• If you cannot determine who the sexton is using the cemetery's website, you can try visiting the cemetery's main office in person.
  2. Image titled Sell a Burial Plot Step 5
    Inquire about buybacks. It may feel awkward to ask a cemetery employee about buying back your plot, but it happens quite often and is nothing to be embarrassed about. Not all cemeteries will engage in buybacks, but many do. If your cemetery offers buybacks, the sexton/manager will be the best person to speak with.[7]
    • Generally speaking, cemeteries are not obligated to engage in a buyback. However, many cemeteries will buy unused plots back, or at least recognize an outside sale.[8]
  3. Image titled Sell a Burial Plot Step 6
    Complete the transaction. If the cemetery offers buybacks, the sexton/manager will most likely be the person to make the arrangements. In completing the transaction, the sexton will most likely consider how much you paid for the plot, how much it will be worth on the market today if sold to a new buyer, and arrive at a financial offer for you.[9]

Method 3
Selling a Plot Online

  1. Image titled Sell a Burial Plot Step 7
    Choose an advertising service. There are many options for selling a burial plot online. You can use a specialized service, such as Grave Solutions or Plot Brokers, or place your own ad on free websites like Craigslist and Ebay.[10]
    • Placing your own ad can be advantageous, as there are no fees or costs to the seller.[11]
    • Working through a brokerage service can also be advantageous, as they take much of the work out of selling your plot. Brokerage services typically charge either a monthly advertising fee, a percentage of the final transaction, or a combination of the two.[12]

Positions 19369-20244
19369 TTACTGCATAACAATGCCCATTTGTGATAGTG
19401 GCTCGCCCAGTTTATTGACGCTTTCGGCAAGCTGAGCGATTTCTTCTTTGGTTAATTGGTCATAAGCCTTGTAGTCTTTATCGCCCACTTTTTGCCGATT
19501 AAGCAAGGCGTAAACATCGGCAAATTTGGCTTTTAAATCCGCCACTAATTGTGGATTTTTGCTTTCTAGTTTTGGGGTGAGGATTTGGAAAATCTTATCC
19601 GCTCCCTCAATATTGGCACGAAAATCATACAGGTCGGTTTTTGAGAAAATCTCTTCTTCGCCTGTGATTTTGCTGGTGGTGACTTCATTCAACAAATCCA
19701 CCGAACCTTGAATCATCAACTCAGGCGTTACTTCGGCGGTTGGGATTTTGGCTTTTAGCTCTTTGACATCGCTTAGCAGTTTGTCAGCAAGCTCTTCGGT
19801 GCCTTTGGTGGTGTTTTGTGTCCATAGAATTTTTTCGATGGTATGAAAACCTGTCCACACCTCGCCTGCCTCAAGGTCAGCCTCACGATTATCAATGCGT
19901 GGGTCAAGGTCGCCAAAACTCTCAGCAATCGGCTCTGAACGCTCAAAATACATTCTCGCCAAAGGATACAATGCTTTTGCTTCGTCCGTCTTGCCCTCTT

2. Image titled Sell a Burial Plot Step 8
    Take photographs of the plot. It may sound a bit strange, but photographs can be an important factor in a buyer's decision. Many burial plot listings feature descriptions paired with photographs so that prospective buyers can get a comprehensive understanding of the plot before they decide to purchase it.[13] Some people want a plot that is in a shaded area, for example, while others may worry about whether or not the plot location is prone to flooding.
  3. Image titled Sell a Burial Plot Step 9
    Draft the advertisement. Your ad should clearly state the name of the cemetery, as well as the section, plot, and grave number.[14] You should include photographs, if you have any, and a thorough description of what a seller can expect from your burial plot. The advertisement should also include your asking price for the plot, though many sellers end up offering some room for negotiation.[15]
  4. Image titled Sell a Burial Plot Step 10
    Complete the necessary paperwork. It's best to bring in a lawyer to help with the paperwork, as there will be a great deal of variance from one county, state, or country to another. Different municipalities have different requirements. Generally speaking, the paperwork you use to complete the sale should specify the location of the burial plot and a clear transfer of ownership. You may wish to secure a signature from a cemetery representative as well, so that the buyer feels comfortable with the purchase he is making.[16]

Article Info

Categories: Selling Property